The great general Titus Andronicus is a fascinating and unnerving protagonist. At first glance he could be our Colin Powell or General Schwarzkopf. The Roman people, in their love and reverence for their triumphant war hero, beg that he become their emperor in a time of chaos. He is an honorable man, a strict but loving father who respects traditions and the law, but whose fatal flaw is, ironically, this rigidity and inability to adapt to the emotional climate around him. According to religious ritual Titus mercilessly sacrifices the eldest son of the captive Goth Queen. This first act is the catalyst for the rest of the events that spiral out of control. From great war hero Titus descends into a madness that rivals King Lear's. The armor of his world view shattered, Titus, in his insanity, is finally able to see the world as it truly is. In a bittersweet and wonderfully absurd scene he acknowledges that the Goddess of Justice has fled the earth, so he wraps letters around arrows, shoots them to the heavens, soliciting the Gods to right his wrongs. Ultimately Titus weds his sorrow with vengeance and in a final act of retribution this great General evolves into a mythic pastry chef, serving up his enemies in the form of pies to be devoured by their mother.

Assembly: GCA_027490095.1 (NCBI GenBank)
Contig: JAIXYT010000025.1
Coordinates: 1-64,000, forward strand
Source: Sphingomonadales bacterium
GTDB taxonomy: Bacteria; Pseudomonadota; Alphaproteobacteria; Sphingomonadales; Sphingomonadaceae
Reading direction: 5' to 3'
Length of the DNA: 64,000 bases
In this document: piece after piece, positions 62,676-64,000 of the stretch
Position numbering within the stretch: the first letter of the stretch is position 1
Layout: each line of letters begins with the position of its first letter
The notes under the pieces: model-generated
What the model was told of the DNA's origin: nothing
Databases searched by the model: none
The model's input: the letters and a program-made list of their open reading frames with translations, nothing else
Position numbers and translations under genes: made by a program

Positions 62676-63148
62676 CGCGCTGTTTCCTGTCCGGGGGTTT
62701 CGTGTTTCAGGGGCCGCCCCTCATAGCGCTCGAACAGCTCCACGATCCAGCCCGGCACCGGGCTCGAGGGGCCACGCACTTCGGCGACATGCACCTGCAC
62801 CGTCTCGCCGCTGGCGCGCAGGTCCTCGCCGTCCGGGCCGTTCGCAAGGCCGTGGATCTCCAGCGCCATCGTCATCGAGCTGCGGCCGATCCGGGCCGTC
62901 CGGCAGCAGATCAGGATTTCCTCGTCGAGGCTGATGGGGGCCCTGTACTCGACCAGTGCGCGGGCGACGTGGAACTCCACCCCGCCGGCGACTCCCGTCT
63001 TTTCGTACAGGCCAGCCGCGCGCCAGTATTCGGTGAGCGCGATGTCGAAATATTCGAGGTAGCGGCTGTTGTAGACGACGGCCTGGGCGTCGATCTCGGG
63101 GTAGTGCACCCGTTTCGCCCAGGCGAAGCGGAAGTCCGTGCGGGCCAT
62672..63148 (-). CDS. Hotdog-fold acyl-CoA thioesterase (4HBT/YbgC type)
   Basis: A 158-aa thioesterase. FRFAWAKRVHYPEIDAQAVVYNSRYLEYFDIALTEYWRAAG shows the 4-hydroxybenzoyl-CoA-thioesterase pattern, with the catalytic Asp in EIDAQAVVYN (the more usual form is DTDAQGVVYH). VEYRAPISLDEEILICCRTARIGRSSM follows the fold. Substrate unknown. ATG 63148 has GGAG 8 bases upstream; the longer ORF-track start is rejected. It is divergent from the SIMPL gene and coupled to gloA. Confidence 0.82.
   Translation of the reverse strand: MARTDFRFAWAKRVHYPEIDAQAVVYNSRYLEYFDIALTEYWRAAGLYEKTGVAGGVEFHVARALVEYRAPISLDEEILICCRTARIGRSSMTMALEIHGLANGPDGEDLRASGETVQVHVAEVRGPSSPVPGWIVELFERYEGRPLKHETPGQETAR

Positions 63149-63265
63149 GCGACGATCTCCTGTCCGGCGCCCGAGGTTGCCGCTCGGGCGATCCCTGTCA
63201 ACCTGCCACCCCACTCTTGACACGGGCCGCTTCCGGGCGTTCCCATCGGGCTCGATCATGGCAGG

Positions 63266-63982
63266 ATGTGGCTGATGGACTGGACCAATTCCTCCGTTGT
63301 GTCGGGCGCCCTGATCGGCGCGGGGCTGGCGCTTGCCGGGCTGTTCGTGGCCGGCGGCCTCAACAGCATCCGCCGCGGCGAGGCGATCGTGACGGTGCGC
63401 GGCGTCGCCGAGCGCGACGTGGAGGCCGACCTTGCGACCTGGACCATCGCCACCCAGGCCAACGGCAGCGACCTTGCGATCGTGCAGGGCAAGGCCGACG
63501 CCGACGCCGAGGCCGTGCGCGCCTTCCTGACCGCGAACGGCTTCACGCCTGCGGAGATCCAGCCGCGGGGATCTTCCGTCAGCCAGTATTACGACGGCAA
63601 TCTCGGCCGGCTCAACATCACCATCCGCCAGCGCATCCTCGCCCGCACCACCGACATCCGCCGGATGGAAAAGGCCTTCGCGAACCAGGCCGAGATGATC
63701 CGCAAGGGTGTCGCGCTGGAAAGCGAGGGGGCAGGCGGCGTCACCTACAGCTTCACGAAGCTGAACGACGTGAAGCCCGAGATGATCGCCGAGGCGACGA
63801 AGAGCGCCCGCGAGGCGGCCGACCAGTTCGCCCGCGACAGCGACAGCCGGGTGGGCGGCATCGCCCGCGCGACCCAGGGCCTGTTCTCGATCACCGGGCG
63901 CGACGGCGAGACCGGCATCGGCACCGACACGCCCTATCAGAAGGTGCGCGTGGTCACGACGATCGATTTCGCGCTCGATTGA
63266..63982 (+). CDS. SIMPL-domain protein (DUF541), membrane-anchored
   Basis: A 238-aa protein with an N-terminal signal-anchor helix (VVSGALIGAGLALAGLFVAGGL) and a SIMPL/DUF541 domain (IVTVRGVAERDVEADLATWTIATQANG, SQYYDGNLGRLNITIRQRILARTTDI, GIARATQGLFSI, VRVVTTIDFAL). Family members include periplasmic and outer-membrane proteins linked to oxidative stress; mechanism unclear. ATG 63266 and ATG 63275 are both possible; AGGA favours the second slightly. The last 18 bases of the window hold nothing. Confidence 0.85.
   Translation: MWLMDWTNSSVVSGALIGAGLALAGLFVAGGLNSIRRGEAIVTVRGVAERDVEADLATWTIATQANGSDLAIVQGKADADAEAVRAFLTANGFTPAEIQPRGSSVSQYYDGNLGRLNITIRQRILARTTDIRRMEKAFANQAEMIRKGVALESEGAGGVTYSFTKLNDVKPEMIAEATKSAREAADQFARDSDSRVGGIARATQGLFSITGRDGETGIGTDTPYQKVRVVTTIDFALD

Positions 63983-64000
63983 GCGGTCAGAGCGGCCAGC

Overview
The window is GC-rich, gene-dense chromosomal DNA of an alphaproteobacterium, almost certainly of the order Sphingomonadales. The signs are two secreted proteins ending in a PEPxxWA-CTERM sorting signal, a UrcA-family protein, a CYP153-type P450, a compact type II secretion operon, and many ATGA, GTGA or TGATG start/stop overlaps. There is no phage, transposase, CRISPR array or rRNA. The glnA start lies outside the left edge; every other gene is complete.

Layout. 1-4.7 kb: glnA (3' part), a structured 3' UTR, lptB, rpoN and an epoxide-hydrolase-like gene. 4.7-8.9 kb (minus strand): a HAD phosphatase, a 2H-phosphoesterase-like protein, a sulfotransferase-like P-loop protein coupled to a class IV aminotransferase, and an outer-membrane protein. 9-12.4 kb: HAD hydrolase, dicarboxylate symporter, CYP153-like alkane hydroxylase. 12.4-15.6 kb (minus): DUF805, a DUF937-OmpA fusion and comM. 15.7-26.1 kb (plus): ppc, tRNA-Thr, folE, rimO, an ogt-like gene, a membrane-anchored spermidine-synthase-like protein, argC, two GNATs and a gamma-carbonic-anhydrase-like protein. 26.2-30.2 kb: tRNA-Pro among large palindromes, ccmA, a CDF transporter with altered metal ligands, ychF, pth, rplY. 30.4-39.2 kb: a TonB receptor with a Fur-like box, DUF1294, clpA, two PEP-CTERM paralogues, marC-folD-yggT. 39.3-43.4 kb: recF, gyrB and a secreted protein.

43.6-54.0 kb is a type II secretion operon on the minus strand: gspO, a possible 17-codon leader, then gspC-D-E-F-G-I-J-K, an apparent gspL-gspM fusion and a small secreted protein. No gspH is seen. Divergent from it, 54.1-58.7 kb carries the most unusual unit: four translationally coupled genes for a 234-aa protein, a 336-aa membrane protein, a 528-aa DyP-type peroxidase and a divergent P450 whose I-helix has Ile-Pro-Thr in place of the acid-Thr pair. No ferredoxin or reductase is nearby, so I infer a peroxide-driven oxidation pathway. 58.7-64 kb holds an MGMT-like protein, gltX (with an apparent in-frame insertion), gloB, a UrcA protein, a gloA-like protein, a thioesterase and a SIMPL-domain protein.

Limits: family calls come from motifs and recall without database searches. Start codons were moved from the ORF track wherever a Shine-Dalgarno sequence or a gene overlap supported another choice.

Tamora, the Goth Queen could be the precursor for Lady Macbeth. In fact she is much more dimensional and psychologically comprehensible than Shakespeare's most famous villainess. First seen as captive, she witnesses the brutal sacrifice of her son. After her pleas of mercy fall upon deaf ears she cries out with searing venom, "Oh cruel, irreligious piety!" From this moment onward we understand her motivations and we watch in horror as the lust for vengeance transforms her into the Goddess of Vengeance incarnate. Along the way this extraordinary character moves us as a mother, seduces us as a sexy and sly lover and confounds us with her brilliant and cunning control as the powerful Empress of Rome.